In an April 2009 essay published in Foreign Policy, John Judis modestly called “prescient” a prediction he himself had made in the mid-1990s: “Once the sordid memory of Soviet communism is laid to rest and the fervor of anti-government hysteria abates,” he had written in a symposium in the American Enterprise, “politicians and intellectuals of the next century will once again draw openly upon the legacy of socialism.” In his Foreign Policy piece, Judis claimed vindication in the age of Obama: “Socialism, once banished from polite conversation, has made a startling comeback.” For Judis, today’s resurgent socialism isn’t the totalitarian variant we associate with the Soviet Union or Cuba but rather that of the “Scandinavian countries, as well as Austria, Belgium, Canada, France, Germany, and the Netherlands, whose economies were shaped by socialist agitation.” This is “another kind of socialism—call it ‘liberal socialism,’” Judis explains, and it “has a lot to offer.”

 These ideas were given further empirical weight by an April 2009 Rasmussen poll that found “only 53 percent of American adults believe capitalism is better than socialism.” Of the remaining 47 percent, 20 percent preferred socialism to capitalism, while 27 percent were unsure. Meanwhile, adults “under 30 are essentially evenly divided: 37 percent prefer capitalism, 33 percent socialism, and 30 percent are undecided.” Yglesias argued that the data “reflects the fact that on a basic level ‘socialism’ is good branding. The whole idea is that we should put society first rather than capital, or money. That sounds good!”

Harold Meyerson, who actually calls himself a socialist, wanted it both ways. In a March 4, 2009, Washington Post column, he argued that anyone calling Obama a socialist didn’t know what he was talking about: “Take it from a democratic socialist: Laissez-faire American capitalism is about to be supplanted not by socialism but by a more regulated, viable capitalism. And the reason isn’t that the woods are full of secret socialists who are only now outing themselves.”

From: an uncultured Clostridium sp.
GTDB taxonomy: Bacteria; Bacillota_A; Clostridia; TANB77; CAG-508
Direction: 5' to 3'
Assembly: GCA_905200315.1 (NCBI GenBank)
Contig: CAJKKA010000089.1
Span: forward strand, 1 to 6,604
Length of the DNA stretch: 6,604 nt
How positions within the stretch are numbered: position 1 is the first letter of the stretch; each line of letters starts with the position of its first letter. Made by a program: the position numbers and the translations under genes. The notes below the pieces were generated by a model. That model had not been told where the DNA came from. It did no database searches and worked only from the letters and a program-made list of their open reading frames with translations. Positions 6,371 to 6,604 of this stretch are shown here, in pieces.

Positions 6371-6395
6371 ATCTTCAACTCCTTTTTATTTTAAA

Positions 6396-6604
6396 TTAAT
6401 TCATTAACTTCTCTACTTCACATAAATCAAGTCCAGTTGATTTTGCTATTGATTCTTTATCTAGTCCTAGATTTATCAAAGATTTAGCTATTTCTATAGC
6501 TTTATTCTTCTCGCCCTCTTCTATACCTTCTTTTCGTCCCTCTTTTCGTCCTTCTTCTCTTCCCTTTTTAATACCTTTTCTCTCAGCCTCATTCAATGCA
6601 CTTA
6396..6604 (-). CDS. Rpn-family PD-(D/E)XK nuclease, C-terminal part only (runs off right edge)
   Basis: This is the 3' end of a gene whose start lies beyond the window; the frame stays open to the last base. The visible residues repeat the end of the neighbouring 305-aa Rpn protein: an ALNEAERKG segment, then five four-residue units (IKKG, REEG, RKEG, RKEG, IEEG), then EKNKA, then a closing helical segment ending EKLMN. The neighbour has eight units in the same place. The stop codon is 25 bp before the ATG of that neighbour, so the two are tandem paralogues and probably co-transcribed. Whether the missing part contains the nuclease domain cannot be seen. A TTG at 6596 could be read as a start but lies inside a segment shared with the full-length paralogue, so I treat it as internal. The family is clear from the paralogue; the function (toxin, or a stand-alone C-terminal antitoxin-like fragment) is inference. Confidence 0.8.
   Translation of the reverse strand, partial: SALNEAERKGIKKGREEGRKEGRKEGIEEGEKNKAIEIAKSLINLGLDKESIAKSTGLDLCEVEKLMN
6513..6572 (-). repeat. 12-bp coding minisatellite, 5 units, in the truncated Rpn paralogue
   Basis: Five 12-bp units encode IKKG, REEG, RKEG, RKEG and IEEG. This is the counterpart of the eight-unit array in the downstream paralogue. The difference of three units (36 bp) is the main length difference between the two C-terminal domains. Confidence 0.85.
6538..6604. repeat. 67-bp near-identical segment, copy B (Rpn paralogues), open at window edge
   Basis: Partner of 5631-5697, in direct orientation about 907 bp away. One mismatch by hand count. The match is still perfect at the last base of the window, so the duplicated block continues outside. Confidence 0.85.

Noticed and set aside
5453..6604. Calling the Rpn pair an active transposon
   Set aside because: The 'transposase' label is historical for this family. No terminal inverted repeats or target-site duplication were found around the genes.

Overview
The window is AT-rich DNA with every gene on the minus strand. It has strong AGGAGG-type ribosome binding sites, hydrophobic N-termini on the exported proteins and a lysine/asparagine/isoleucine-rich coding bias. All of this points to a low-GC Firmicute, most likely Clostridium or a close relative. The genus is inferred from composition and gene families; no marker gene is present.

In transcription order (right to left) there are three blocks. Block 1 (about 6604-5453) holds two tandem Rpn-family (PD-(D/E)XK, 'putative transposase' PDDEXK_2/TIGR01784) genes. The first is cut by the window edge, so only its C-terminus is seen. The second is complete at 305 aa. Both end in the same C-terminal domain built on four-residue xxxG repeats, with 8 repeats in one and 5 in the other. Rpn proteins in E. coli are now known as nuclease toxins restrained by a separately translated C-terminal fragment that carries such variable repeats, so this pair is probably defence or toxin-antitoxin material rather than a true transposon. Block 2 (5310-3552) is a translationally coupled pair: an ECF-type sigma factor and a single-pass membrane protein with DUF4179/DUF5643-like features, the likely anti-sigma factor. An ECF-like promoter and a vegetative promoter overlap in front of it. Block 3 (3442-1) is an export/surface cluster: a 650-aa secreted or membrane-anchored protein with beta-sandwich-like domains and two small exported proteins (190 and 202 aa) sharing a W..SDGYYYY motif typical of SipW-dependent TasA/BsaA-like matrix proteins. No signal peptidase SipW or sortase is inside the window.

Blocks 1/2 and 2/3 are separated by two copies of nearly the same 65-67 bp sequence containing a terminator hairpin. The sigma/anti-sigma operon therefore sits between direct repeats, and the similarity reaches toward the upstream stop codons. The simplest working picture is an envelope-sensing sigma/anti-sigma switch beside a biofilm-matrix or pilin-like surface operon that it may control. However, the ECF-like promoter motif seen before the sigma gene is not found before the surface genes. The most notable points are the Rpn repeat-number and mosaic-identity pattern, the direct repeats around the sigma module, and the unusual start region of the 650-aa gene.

But after the Rasmussen data came out the following month, Meyerson changed his tune. In a column titled “Rush Builds a Revolution,” he argued that conservative attempts to demonize Obama as a socialist had backfired and were leading Americans, particularly young Americans, to embrace the label. “Rush [Limbaugh] and his boys are doing what Gene Debs and his comrades never really could,” Meyerson wrote. “In tandem with Wall Street, they are building socialism in America.” Moreover, whereas a more “viable, regulated capitalism” at first distinguished Obamaism from socialism, it now defined Obama’s brand of socialism. “Today,” Meyerson observed, “the world’s socialist and social democratic parties basically champion a more social form of capitalism, with tighter regulations on capital, more power for labor and an expanded public sector to do what the private sector cannot (such as providing universal access to health care).”

Surely if fans of President Obama’s program feel free to call it socialist, critics may be permitted to do likewise.